(Ruhr-University Paderborn)

“’Skin in the Game’: Complicity and (Queer) Affect

This project examines (mainly queer) ecocritical narratives in different media through the combined prisms of affective ecocriticism, queer ecologies and current complicity research to explore these narratives’ potential to render visible affective entanglements of complicity with the causes of anthropogenic climate change and their vision and promotion of alternatives. I maintain that, especially when it comes to global warming, the study of complicity can be valuably supplemented with queer theory.

Thomas Docherty proposes to distinguish complicity, as the attribution of moral wrong, from the morally neutral compliance on which social collectives need to rely.[1] Complicity in this sense is a matter of collective orientation. Compliance turns into complicity when the collective direction leads to harm. This project is, firstly, concerned with structural analogies to what Sara Ahmed calls “straightening devices”:[2] strategies of enfolding which, not least of all via the manipulation of affects, induce individuals to stay in line with the collective direction. Particular emphasis will be placed on the embodied dimension of following or digressing from the collective line and its implications for the study of complicity.

Docherty, moreover, suggests that an expanded sense of responsibility and the desire for alternatives to TINA can be achieved by raising awareness of the fact that people, often literally, have ‘skin in the game’; they have something to lose or their lives may even be at stake.[3] This recognition, by necessity, has always been at the heart of queer studies. Queer temporalities, in particular, are of critical relevance for the study of complicities with the causes of anthropogenic climate change and means of resisting it, considering how many people already have ‘skin in the game’ in consequence of a changing climate and how unevenly such vulnerabilities are distributed.

I moreover argue that, in order to comprehend more fully how we come to be complicit and are induced to remain complicit, we need to take account of the fact that having ‘skin in the game’ may be the reason for becoming complicit in the first place – both in terms of situations of precarity in which alternatives appear impossible and in terms of a collective orientation that has become embodied – that has inscribed itself into the skin and may thus render an unfolding out of complicity all the more challenging. In the words of Sarah Ahmed and Jackie Stacey, “‘thinking through the skin’ […] engenders a way of thinking that attends to the forms and folds of living skin at the same time as it takes the shape of such skin, as it forms and re-forms, unfolds and refolds”.[4]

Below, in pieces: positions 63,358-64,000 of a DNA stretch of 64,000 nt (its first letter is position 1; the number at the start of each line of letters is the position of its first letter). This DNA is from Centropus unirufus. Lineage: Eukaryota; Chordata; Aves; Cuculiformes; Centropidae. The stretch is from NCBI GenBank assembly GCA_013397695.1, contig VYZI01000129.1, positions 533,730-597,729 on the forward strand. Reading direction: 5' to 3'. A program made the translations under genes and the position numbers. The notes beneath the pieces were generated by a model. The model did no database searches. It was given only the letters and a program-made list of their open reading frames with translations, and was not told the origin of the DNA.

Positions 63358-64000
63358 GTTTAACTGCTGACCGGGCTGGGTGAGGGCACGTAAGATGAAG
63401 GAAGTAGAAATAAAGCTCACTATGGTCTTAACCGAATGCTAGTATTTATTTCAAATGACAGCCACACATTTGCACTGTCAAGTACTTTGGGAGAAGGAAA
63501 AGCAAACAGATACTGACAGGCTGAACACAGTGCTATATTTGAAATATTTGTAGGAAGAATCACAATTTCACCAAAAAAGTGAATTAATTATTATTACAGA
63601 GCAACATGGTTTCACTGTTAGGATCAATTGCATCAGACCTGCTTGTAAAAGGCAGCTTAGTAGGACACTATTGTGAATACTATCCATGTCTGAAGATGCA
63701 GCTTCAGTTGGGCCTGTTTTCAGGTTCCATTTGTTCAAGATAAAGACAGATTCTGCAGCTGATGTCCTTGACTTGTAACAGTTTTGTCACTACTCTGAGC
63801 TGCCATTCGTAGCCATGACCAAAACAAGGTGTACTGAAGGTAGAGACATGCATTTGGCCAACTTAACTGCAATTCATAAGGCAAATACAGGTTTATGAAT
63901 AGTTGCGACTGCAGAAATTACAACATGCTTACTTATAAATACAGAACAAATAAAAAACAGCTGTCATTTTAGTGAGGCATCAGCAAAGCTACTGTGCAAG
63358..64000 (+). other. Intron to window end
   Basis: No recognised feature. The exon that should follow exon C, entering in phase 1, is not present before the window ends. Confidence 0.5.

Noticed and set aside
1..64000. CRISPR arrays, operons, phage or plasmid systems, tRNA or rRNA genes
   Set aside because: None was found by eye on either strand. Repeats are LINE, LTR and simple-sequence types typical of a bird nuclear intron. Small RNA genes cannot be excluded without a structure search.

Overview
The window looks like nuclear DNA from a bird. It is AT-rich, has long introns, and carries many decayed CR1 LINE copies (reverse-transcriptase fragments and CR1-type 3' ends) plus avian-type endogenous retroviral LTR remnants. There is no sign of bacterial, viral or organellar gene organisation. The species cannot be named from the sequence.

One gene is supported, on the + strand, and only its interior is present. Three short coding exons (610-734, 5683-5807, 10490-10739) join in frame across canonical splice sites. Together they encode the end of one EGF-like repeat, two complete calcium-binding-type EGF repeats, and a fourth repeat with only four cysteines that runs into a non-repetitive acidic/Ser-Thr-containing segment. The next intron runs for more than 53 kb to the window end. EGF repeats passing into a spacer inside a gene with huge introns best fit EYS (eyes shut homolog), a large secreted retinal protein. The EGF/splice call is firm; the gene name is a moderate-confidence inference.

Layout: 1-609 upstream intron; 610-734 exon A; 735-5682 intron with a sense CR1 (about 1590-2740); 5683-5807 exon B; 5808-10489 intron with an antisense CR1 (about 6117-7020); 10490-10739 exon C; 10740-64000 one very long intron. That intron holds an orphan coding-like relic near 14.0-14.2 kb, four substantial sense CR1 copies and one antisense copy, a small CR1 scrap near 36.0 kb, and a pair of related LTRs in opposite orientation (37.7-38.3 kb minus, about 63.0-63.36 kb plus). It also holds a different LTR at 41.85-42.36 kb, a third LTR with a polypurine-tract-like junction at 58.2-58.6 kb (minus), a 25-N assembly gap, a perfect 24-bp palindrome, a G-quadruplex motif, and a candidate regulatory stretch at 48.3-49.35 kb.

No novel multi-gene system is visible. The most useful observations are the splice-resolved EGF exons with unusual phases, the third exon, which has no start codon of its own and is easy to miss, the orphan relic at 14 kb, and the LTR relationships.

My project deploys ecocritical narratives as epistemological tools which can serve to a) help us understand the affective processes of keeping moral agents ‘on the complicit line’, e.g. by promoting notions of the ‘good life’ that rely upon capitalist growth logic; b) draw attention to the embodied aspects of complicity, which frequently run counter to conviction or even moral agents’ own best interest; such texts can c) probe the ‘queering’ of temporalities in the Anthropocene and ensuing affective inhibitors of anti-complicity, such as “Anthropocene anxiety” – “an affect specifically concerned with inaction in the face of and worry about global socioecological change […]” (Merola 2018, 17);[5] they can d) map out where a collective is headed by presenting dystopian visions of the consequences of our collective orientations and largely unacknowledged complicities and/or (and often folded into one another) present utopian visions of assuming collective responsibility, thus promoting what Storey terms ‘radical unfoldings’.[6]

[1] Docherty, Thomas. 2016. Complicity: Criticism Between Collaboration and Commitment. London and New York: Rowman & Littlefield International. 10.

[2] Ahmed, Sara. 2006. Queer Phenomenology. Durham and London: Duke University Press. 65.

[3] 2016, 54.

[4] Ahmed, Sara, and Jackie Stacey. 2003. ‘Introduction: Dermographies’. In Thinking Through the Skin., edited by Sara Ahmed and Jackie Stacey, 1–17. London, New York: Routledge. 1.

[5] Merola, Nicole M. 2018. ‘“What Do We Do but Keep Breathing as Best We Can This / Minute Atmosphere”: Juliana Spahr and Anthropocene Anxiety’. In Affective Ecocriticsm: Emotion, Embodiment, Environment, edited by Kyle A. Bladow and Jennifer K. Ladino, 25–49. Lincoln: University of Nebraska Press.

[6] Storey, John. 2019. ‘A Radical Unfolding: Utopianism against Complicity’. In Complicity and the Politics of Representation, edited by Cornelia Wächter and Robert Wirth, 107–20. Lanham, Maryland: Rowman & Littlefield International.